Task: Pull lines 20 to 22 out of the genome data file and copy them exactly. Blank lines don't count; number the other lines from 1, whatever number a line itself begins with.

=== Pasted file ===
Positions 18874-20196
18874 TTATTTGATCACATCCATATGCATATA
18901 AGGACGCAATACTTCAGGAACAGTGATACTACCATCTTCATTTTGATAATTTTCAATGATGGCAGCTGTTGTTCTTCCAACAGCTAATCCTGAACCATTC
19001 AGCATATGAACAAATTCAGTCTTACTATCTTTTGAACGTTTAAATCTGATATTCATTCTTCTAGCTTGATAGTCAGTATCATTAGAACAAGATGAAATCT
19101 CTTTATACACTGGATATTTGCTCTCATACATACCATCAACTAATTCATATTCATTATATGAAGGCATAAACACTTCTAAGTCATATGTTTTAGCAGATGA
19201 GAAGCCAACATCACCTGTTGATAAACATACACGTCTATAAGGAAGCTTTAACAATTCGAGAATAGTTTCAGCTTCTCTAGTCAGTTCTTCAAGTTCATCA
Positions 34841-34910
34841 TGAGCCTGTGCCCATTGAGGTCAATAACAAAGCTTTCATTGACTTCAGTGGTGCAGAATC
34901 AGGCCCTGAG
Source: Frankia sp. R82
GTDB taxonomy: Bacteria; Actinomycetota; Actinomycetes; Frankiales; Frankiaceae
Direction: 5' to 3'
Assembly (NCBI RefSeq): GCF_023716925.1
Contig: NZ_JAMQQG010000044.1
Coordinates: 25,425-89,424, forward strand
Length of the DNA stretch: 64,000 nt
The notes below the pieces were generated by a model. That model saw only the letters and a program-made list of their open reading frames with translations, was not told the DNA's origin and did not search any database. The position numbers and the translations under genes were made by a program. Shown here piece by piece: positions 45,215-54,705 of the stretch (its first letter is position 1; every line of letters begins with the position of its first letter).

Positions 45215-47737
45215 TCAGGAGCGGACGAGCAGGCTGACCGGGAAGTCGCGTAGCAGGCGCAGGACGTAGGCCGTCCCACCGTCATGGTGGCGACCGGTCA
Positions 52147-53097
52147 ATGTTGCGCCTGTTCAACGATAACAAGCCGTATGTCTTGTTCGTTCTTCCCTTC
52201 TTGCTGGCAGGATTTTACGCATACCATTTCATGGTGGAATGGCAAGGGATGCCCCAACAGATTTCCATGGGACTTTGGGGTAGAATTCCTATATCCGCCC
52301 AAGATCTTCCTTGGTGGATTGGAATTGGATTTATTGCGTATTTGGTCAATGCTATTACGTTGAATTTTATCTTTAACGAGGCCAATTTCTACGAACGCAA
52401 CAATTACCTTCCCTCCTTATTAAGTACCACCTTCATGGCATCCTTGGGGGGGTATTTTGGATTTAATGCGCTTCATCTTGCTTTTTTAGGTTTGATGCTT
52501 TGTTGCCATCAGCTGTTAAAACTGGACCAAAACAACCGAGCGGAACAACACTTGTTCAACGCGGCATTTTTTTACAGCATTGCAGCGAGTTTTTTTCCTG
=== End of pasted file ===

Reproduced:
Positions 52147-53097
52147 ATGTTGCGCCTGTTCAACGATAACAAGCCGTATGTCTTGTTCGTTCTTCCCTTC
52201 TTGCTGGCAGGATTTTACGCATACCATTTCATGGTGGAATGGCAAGGGATGCCCCAACAGATTTCCATGGGACTTTGGGGTAGAATTCCTATATCCGCCC